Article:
Paramedic strike & hitting the million mark: 5 things you need to know about the vaccine rollout this week

04 June 2021 - 11:05
More than a million people have been vaccinated in SA. Stock photo.
More than a million people have been vaccinated in SA. Stock photo.
Image: 123RF/ssilver

More than a million people have been vaccinated in SA under the Sisonke protocol and second phase of the government’s mass vaccination campaign.

To date, a total of 1.12 million have received at least their first doses of the vaccine.

Here is a wrap on this week's vaccine rollout:

Paramedics march for vaccine

On Tuesday, scores of paramedics from the KwaZulu-Natal Private Ambulances Association (KZNPAA) marched to the provincial health department to hand over a memorandum of demand to MEC Nomagugu Simelane-Zulu. 

This came after the association expressed frustration last week with the department for not providing vaccines for all paramedics.

KZNPAA said the protest was about not having been vaccinated as patient-facing front-line workers, while most government employees have been vaccinated.

“This government did not release vaccines to the private sector on time so that they could operate as they wish, disregarding the private sector, especially small businesses,” said the association.

SA breaches the million mark

On Tuesday, health minister Zweli Mkhze announced that SA had breached the million mark, thanking all those involved in the vaccination campaign. 

The second phase is set to take place until October 17. 

“I wish to thank all those involved in the vaccination campaign, from the director-general of health to each and every vaccinator continuing to battle it out for the nation in the front-line.

“We will continue to ramp up daily vaccinations, working with the private sector, towards attaining the targets we have committed to as government,” said Mkhize.

No vaccine rollout schedule for teachers 

Basic education minister Angie Motshekga supported calls for teachers to be vaccinated but admitted that there was no rollout schedule to do so.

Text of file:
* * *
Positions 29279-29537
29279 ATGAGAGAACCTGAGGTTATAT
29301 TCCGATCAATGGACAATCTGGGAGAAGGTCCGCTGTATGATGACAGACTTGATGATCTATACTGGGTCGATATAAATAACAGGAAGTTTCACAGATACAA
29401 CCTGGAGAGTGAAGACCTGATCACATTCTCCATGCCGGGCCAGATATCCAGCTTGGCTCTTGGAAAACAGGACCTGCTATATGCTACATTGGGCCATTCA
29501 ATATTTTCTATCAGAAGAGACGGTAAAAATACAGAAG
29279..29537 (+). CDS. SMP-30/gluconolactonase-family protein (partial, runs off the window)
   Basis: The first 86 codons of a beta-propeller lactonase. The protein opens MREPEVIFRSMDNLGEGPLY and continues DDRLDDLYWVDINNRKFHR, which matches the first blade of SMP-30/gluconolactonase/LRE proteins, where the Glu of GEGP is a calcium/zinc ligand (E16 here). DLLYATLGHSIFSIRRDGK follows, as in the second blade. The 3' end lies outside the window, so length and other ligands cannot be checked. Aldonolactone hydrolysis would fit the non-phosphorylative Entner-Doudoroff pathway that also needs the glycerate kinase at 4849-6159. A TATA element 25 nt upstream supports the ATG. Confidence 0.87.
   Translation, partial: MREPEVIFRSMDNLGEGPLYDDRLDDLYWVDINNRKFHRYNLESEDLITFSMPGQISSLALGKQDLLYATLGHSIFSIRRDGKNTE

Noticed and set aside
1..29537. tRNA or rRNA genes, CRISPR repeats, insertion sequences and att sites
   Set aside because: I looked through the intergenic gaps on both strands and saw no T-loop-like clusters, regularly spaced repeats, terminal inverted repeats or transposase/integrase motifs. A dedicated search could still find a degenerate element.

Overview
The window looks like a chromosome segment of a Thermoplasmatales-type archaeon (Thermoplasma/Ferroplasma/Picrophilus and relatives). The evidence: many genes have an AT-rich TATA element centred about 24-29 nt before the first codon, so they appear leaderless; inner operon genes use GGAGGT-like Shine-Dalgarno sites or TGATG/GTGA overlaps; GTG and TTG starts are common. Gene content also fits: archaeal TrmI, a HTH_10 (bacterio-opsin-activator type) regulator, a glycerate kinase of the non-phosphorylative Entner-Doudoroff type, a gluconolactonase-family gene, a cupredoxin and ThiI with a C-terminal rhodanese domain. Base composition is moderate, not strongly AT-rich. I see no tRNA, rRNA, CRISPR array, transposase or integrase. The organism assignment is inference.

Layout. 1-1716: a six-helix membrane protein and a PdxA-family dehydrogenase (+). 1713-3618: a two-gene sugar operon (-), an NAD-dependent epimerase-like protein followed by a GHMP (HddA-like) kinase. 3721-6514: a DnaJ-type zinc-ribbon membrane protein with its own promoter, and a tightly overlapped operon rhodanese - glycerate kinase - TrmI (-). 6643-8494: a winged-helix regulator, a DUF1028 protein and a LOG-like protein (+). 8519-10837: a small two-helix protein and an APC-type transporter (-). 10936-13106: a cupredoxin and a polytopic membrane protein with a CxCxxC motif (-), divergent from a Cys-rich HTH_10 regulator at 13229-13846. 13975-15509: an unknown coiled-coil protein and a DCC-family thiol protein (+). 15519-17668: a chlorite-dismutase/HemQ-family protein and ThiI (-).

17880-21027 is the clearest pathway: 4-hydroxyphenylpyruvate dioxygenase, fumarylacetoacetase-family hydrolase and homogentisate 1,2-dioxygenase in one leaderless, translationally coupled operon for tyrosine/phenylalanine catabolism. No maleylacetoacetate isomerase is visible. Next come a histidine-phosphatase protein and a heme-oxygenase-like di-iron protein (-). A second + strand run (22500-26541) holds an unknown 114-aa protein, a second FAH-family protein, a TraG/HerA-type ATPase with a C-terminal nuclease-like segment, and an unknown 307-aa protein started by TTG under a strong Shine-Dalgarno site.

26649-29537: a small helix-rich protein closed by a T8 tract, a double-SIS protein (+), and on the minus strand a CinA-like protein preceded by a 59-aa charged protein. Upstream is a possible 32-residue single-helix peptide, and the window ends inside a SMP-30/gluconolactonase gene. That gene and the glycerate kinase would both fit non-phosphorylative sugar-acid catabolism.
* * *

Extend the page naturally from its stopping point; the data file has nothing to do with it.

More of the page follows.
Speaking after receiving her jab on Tuesday, the minister said the vaccination of teachers and other front-line workers would depend on the availability of vaccines. 

“I've raised the issue with the minister of health and the cabinet is very supportive. There are plans to make sure that not only teachers but all front-line workers — your teachers, police and home affairs people — are being prioritised,” she said.

Clicks to prioritise those who live in remote areas

Pharmaceutical retailer Clicks announced on Thursday that its vaccination programme would prioritise areas which don’t have easy access to other vaccination sites, as it plans to add 240 vaccination sites in the next two to three weeks.

In a statement, the group said a further 40 to 50 sites would be added each week after that, depending on demand and vaccine availability. It said it aims to have more than 600 vaccination sites, with the capacity to vaccinate 30,100 people per day.

“The fundamentals are now all in place and the target of administering 50 vaccinations a day, per site, is manageable. Our objective is to have 602 registered vaccination sites,” said Vikash Singh, managing executive at Clicks.

“Stores situated in areas which don’t have easy access to other vaccination sites will be prioritised. Once all 602 sites are operational, Clicks will have the capacity to vaccinate 30,100 people per day, six days a week.”

Johnson & Johnson delay

The Western Cape health department expressed concerns about the delayed arrival of Johnson & Johnson (J&J) vaccines, saying it will cause a major “supply constraint in the coming weeks”.

“Up until last week, 124,000 doses were received, but there is a supply constraint for the coming weeks because of delays in receiving J&J doses,” said department head Dr Keith Cloete. 

He said the province planned to scale up its vaccination numbers next week, but could not do this without the J&J vaccines.

“We cannot do the intended 120,000 next week and that big supply constraint is a direct result of the non-delivery and non-release of the J&J doses,” said Cloete.


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